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SANT JOAN DE LES ABADESSES – A town of legends

Between the Vall de Camprodon Route and the link between Narrow-Gauge Railway Route and Iron Route, we will find the village of Sant Joan de les Abadesses, located in the high valley of the Ter and at the foot of the Pyrenees, history, scenery and art blend together. Since the times of count Wilfred the Hairy, it has been linked to its monastery. The old town has been taking shape from the 13th century over the monastery’s vineyards, around a square and some narrow streets, enclosed by a solid wall.

Main attractions in the surrounding area include the natural landscapes of Sant Antoni, Les Tres Creus, Santa Llúcia de Puigmal and Bac del Covilar, as well as the Ter that flows through the town, and was used to drive the medieval mills in a society based mainly on agriculture and specialised trades.

 

Kilometers 1,3 km

Slope Variable according to section. Accessible.

Difficulty Minimum

Pavement Asphalt chipboard

Maximum altitude Ruta del Ferro i el Carbó (800 m)

Minimum altitude Gorg de Malatosa (760 m)

Services Stations WC / Tourism Offices / Sant Joan de les Abadesses Picnic Zone /

The industrialisation process arrived late to Sant Joan de les Abadesses -towards the end of the 19th century– due to the fact that it was poorly communicated. It was thanks to the arrival of the railway that a textile industry was started up, led by the Espona and Llaudet factories. This was to bring about the town’s biggest demographic, urban and economic growth.

A TOWN OF LEGENDS

The name of Sant Joan de les Abadesses shows how the municipality’s history is linked to the monastery. The small town, with its typical medieval street layout, in particular the old arcades of Porxada Square and the gothic Pont Vell bridge, is the setting of a number of legends, such as that of Count Arnau or the Gorg de Malatosca witches.

The itinerary begins at the Pont Vell, where it is said that if you look carefully at the riverbed you might see the Malatosca witches’ gold. Next, continue to the old town, the medieval setting for the legend of Count Arnau and the abbess Adelaisa, where the Romanesque church of Sant Pol still stands, as does the monastery and the Palau de l’Abadia (the Abbot’s Palace). It is worth having a wander around the narrow streets of the Vinyal district, with its hidden arcaded square and fragments of the town wall.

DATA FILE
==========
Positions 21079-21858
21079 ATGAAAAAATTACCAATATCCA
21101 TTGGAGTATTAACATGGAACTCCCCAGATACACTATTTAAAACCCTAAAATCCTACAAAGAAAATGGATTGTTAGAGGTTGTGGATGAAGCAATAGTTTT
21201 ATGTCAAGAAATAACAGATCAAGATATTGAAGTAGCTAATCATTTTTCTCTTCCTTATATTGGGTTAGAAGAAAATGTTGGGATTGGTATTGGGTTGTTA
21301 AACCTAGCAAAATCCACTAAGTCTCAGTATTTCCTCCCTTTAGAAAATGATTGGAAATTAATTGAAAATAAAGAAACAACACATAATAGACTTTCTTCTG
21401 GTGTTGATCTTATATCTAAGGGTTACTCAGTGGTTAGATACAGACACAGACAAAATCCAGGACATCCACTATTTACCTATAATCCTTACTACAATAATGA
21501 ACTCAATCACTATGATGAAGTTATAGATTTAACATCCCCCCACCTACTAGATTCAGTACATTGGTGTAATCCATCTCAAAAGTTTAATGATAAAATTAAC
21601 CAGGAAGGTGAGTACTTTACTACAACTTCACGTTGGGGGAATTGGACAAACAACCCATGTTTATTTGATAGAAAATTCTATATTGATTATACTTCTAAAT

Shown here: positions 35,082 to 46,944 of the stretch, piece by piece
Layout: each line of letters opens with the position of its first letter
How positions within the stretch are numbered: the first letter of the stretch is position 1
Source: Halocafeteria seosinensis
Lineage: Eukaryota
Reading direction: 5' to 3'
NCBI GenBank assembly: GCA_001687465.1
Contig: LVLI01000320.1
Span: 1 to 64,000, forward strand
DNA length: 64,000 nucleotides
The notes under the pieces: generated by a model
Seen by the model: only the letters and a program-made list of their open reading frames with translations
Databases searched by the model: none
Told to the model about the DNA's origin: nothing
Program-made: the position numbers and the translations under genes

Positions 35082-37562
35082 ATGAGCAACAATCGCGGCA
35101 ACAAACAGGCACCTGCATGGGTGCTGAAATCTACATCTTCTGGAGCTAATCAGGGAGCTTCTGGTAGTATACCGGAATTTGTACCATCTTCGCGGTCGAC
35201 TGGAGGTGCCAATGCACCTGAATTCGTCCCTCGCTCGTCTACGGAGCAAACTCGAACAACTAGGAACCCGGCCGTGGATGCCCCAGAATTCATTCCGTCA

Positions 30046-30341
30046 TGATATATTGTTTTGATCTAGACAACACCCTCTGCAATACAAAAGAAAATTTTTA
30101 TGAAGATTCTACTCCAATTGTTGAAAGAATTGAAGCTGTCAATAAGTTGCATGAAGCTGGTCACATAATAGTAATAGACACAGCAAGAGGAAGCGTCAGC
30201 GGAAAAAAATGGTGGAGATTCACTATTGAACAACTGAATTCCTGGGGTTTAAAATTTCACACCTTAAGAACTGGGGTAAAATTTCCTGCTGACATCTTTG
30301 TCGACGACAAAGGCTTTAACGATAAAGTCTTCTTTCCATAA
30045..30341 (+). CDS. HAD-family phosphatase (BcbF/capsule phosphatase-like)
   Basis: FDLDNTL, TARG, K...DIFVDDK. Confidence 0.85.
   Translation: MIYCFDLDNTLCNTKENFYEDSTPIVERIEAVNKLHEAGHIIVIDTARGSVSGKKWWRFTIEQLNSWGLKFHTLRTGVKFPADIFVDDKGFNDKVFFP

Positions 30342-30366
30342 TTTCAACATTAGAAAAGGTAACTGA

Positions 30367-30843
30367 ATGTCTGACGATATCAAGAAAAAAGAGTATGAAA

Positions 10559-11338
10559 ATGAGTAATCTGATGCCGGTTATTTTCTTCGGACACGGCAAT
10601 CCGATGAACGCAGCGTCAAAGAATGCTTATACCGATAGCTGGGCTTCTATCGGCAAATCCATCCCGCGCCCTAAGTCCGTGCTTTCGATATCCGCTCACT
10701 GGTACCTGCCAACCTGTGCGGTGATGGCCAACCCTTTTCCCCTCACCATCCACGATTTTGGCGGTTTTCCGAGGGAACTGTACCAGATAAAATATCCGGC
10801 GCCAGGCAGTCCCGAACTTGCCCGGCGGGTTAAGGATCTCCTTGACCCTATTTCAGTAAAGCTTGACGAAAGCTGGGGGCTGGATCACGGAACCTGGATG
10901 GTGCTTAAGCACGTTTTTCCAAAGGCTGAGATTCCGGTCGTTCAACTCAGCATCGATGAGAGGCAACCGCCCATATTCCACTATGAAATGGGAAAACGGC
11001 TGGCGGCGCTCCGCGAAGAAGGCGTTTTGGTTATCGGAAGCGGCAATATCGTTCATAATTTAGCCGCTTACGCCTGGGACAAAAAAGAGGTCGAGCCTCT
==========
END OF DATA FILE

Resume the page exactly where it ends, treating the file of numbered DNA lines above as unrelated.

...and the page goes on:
3. El Pont Vell (the Old Bridge). Built between 1128 and 1138, the Pont Vell linked the village of Sant Joan de les Abadesses with the road to France. Destroyed by the earthquake of 1482 and the Spanish Civil War (1936-39), it was repaired at various times before taking on its present architectural form.

4. Església de Sant Pol (the Church of Sant Pol). The Romanesque church of Sant Pol, documented in 1142, was the parish church for the original village centre. Damaged in the Duke of Noailles’ attack (1690), the nave was later remodelled in the baroque style, although it is now in ruins.

5. Monument del Comte Arnau (monument). The Plaça d’Anselm Clavé houses the fountain designed by Josep Camps, topped with a statue of Count Arnau, who had close ties with the town, one of the main settings in the legend.

6. Monestir (monastery). Founded in 887 by Count Wilfred the Hairy, the monastery of Sant Joan was home to a Benedictine community led by his daughter Emma, the first abbess, until 1017 when Bernat Tallaferro expelled them, supposedly for moral laxity.

7. Palau de l’Abadia (the Abbot’s Palace). Together with the church and the cloister, the Palau de l’Abadia is one of the best preserved parts of the Sant Joan de les Abadesses monastery, used as the abbot’s residence as well as for administrative matters.

8. Sant Miquel de la Infermeria (chapel). This is the monastery’s infirmary chapel, built in the 12th century, where mass was given for sick monks who were unable to attend services in the monastery.

9. Plaça Major (main square). From the 12th century, the town of Sant Joan began to take shape as a population centre and, with a concession granted by Pedro I, the market was held in the Plaça Major, built with arcades for displaying a range of products, the most important of which was woollen cloth.

10. Muralles (town walls). The old town of Sant Joan de les Abadesses was surrounded by a wall featuring 24 towers, 6 gates, and houses built up against it, as well as the monastery. Today, part of the wall still stands near the D’en Roca fountain.

How to get there

RENFE

Línia L’Hospitalet de Llobregat-Puigcerdà (Estació de Ripoll)
C. del Progrés, 49 – 17500 Ripoll, Girona
Reserva de bitllets: tel. 900 41 00 41
www.rodaliesdecatalunya.cat

TEISA

Tel. 972 20 48 68
www.teisa-bus.com

PER CARRETERA

C-26, C-17, N-152
www.mobilitat.net

AEROPORT GIRONA-COSTA BRAVA

Oficina de Turisme: tel. 972 18 67 08
Informació sobre vols: tel. 972 18 66 00
Tel. 972 20 48 68
www.aena.es

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